Moody's Investors Service says that the outlook for the Taiwan banking system remains stable.
"The stable outlook reflects our expectation that Taiwan's economy will improve in the next 12 to 18 months, allowing the banks to maintain their credit metrics," says Ginger Kao, a Moody's Analyst.
"While there are some pressure points in relation to asset quality, these negative factors will be offset by the banks' ample liquidity, adequate capital positions and improved profitability," adds Kao.
Besides, Moody's believes the willingness and capacity of the Taiwan government (Aa3 stable) to provide support in a stress situation will remain strong.
Kao was speaking on a just-released Moody's report titled, "Banking System Outlook: Taiwan," which outlines Moody's expectations for the fundamental credit conditions of Taiwan's banking system over the next 12 to 18 months.
According to the report, Moody's main concern in terms of the asset quality of the banks stems from weaker profits of Taiwanese corporates last year, which fell to their lowest levels since the global financial crisis in 2008-09, owing to the tepid annual GDP growth rate for the domestic economy of 1.3%, and despite the companies' sound balance sheets.
In addition, Moody's report points out that 28% of publicly traded companies had interest coverage ratios below 1x in 2012, versus 23% in 2011 and 15% in 2010. A prolonged period of weak interest coverage will expose the banks to asset quality deterioration if a recovery of profitability among these companies fails to materialise.
"Nonetheless, we believe the banks will maintain their credit profiles because their capitalisation and profitability levels are at multi-year highs, as a result of generally stable operating conditions and the tightening regulatory requirements," says Kao.
However, Moody's report highlights that a key risk to its stable rating outlook is the weaker-than-expected recovery of external demand, given Moody's view of the strong correlation between export orders and the asset quality of the banks. The report also says that another risk is the increasing imbalance in the domestic property market, because since last year, higher real estate prices have spread beyond greater Taipei to areas such as Taoyuan and Kaohsiung.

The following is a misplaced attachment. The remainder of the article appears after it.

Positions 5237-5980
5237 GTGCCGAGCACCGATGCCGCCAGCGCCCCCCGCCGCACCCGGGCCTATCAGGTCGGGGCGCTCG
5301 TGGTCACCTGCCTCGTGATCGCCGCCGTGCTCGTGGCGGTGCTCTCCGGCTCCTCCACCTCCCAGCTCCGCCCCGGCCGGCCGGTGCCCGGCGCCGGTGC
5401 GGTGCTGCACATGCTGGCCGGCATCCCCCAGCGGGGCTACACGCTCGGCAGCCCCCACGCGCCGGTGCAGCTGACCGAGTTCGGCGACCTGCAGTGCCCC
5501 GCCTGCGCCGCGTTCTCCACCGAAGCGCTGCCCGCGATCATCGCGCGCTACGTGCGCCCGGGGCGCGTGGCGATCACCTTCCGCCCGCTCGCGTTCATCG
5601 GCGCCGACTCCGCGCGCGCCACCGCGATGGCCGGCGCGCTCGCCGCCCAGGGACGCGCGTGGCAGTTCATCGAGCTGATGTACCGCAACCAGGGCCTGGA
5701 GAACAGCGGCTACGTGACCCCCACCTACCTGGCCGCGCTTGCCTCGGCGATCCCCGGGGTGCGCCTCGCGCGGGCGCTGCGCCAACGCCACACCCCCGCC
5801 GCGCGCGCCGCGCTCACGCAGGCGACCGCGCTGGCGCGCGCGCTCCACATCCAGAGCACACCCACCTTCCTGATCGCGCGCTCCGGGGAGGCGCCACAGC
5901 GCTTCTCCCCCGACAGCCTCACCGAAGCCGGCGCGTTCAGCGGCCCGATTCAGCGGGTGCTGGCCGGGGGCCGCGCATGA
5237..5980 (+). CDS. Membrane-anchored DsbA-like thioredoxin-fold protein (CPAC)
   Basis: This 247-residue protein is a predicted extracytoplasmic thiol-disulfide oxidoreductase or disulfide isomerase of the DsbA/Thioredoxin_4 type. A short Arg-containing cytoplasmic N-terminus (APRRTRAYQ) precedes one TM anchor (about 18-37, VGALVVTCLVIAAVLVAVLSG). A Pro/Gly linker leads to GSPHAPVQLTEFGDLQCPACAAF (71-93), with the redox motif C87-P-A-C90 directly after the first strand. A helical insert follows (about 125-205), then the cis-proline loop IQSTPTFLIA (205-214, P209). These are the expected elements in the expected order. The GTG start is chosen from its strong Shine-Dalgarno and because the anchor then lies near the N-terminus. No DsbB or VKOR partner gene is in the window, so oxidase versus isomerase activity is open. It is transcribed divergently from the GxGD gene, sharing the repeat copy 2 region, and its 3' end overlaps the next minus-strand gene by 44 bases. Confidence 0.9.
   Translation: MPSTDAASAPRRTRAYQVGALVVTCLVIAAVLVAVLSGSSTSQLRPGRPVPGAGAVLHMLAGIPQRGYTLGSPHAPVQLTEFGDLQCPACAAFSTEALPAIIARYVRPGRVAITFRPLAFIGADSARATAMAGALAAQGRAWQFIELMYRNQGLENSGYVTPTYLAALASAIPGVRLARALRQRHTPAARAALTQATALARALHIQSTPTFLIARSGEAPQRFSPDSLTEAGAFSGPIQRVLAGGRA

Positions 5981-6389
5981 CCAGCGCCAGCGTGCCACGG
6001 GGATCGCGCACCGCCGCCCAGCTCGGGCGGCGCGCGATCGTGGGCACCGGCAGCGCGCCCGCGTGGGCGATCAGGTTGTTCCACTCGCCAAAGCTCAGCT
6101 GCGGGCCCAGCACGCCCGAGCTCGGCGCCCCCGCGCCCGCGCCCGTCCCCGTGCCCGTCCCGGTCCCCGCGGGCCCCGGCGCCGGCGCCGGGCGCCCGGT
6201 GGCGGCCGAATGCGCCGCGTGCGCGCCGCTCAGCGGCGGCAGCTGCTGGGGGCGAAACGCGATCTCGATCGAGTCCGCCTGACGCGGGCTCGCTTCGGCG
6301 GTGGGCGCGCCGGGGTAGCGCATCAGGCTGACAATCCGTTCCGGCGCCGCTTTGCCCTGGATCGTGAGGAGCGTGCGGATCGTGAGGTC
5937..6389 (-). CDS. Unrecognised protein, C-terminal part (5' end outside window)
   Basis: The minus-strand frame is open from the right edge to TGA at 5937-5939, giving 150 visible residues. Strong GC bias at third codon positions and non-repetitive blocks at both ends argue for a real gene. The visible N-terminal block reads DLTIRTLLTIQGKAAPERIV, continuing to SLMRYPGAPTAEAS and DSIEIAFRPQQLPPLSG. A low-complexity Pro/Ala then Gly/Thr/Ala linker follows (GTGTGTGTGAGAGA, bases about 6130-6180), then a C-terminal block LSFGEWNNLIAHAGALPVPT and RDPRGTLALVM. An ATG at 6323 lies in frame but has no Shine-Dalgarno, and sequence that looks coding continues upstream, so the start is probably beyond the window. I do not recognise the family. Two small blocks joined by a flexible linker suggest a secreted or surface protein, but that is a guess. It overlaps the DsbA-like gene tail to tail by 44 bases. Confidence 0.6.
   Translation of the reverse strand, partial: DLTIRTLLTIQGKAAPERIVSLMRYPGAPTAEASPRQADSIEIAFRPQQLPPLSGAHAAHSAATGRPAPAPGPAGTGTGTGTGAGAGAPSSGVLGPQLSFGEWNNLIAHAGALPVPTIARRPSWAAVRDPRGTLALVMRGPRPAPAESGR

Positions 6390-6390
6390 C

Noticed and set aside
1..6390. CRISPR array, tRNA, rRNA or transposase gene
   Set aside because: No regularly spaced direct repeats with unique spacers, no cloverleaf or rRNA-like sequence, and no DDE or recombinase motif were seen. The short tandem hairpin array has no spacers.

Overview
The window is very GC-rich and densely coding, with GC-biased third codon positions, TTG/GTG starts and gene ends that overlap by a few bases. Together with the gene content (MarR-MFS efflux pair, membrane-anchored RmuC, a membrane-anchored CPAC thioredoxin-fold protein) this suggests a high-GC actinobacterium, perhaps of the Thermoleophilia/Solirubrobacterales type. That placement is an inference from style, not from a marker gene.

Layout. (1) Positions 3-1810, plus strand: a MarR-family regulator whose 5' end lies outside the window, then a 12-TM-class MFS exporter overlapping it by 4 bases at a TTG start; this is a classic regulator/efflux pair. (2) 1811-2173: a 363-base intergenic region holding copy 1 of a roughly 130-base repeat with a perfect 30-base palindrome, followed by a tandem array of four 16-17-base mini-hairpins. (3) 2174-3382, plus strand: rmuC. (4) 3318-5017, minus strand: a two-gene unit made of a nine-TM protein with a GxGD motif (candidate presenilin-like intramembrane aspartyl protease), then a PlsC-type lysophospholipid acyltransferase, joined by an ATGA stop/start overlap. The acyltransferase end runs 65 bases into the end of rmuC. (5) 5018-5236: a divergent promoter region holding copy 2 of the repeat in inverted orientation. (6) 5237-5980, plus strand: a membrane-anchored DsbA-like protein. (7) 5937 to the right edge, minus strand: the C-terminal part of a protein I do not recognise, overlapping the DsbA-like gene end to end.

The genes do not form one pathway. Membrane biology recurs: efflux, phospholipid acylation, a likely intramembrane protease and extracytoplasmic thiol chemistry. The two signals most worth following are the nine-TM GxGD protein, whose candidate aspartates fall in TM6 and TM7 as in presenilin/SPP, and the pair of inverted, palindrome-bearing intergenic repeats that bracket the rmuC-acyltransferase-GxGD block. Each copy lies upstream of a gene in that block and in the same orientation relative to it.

Another factor affecting the operating environment of the banks is household debt levels, which climbed to 86% of GDP in 2012; the second-highest level since the global financial crisis. Moody's report says that credit risks will be contained as long as interest rates remain low and employment rates are stable, but vulnerability to the first driver is increasing.
Moody's report also says that while the capitalisation levels of banks in Taiwan are lower than the levels maintained by their regional peers, the improved capital levels will help them absorb a likely modest increase in credit costs.
Moody's also expects the parent holding companies of various banks in Taiwan to inject a considerable portion of their newly raised capital into their banking subsidiaries, in order to fund the banks' expansion plans. Such injections would help the banks maintain stable capital levels.
"Moreover, we expect continuing ample liquidity in the Taiwan banking system, given its large base of sticky and stable customer deposits, and the mild growth in loans," adds Kao.
The report concludes by saying that the stable outlook on Taiwan's banking system is consistent with the stable outlooks for the 10 Taiwanese banks that Moody's rates. It is also consistent with Moody's outlook on the Taiwan government's bond rating.
The 10 banks together accounted for about 60% of the total assets of all locally incorporated banks as of 30 June 2013.